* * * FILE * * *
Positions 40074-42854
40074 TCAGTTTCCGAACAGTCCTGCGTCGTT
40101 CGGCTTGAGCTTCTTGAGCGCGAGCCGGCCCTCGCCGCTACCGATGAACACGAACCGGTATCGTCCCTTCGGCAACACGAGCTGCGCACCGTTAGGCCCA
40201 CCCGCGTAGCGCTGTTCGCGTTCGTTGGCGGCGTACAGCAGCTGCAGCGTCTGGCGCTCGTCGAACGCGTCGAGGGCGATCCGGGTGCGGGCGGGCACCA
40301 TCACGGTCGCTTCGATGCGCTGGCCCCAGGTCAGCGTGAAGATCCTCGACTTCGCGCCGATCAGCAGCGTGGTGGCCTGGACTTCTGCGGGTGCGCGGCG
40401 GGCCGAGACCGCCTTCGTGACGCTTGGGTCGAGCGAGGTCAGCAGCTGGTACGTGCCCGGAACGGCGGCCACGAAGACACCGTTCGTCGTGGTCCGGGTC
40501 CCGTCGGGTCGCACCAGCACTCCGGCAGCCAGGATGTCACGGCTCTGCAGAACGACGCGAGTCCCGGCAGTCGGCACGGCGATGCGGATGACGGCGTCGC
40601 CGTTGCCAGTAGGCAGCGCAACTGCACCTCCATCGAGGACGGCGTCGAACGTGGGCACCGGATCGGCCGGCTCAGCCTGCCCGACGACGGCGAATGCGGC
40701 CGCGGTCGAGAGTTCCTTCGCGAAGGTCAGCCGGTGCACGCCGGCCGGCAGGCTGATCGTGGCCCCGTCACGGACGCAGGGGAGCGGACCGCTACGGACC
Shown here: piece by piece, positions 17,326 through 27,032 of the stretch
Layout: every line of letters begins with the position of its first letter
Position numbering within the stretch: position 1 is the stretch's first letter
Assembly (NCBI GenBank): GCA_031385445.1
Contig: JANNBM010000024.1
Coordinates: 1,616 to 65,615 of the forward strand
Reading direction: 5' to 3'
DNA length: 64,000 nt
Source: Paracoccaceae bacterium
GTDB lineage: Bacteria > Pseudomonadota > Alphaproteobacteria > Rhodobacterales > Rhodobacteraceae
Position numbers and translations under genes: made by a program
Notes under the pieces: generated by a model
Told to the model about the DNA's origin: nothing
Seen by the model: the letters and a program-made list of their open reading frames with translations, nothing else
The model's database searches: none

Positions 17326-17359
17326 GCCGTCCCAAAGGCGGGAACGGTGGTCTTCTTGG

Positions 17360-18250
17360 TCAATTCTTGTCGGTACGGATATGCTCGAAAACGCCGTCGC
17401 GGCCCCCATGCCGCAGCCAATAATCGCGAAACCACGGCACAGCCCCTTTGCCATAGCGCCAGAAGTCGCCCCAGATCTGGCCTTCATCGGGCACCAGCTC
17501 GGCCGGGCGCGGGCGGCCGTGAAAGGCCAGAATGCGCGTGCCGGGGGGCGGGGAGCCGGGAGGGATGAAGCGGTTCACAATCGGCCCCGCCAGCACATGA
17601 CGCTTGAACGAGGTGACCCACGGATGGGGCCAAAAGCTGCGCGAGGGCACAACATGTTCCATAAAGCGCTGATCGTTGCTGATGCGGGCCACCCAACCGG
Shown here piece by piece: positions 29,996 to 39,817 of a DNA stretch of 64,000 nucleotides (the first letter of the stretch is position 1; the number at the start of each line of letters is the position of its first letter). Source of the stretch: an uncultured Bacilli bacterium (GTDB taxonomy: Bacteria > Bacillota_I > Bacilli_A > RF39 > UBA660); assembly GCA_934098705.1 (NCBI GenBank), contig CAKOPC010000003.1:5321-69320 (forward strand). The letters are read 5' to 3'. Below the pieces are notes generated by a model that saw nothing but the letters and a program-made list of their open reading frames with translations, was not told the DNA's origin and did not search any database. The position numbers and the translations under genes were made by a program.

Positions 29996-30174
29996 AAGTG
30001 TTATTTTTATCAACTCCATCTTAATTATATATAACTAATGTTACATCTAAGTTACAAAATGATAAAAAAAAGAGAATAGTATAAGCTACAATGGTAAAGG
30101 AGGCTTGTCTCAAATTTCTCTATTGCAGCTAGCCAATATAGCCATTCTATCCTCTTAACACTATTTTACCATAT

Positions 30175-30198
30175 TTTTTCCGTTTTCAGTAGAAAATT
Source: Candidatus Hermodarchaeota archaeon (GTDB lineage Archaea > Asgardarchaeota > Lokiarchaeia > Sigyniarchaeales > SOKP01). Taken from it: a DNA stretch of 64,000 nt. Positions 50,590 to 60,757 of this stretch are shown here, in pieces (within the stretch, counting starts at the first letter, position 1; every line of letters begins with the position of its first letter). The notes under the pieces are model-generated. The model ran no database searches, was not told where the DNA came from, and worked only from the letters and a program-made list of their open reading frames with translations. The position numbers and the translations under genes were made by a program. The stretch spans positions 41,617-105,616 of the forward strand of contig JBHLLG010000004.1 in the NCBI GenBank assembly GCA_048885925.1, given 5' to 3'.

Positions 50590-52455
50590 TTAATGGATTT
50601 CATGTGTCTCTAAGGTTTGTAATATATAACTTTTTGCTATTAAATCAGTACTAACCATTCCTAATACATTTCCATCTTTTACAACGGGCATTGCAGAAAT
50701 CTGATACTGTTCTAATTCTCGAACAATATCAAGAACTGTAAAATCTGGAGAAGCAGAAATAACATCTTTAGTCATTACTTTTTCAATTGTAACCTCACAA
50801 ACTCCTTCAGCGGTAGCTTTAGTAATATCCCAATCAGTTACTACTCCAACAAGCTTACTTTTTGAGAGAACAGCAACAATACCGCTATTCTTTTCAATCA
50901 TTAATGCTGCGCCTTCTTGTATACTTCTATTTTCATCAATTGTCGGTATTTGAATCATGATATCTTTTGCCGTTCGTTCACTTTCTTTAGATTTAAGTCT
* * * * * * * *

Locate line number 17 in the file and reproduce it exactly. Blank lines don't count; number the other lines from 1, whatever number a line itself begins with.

DNA length: 64,000 nt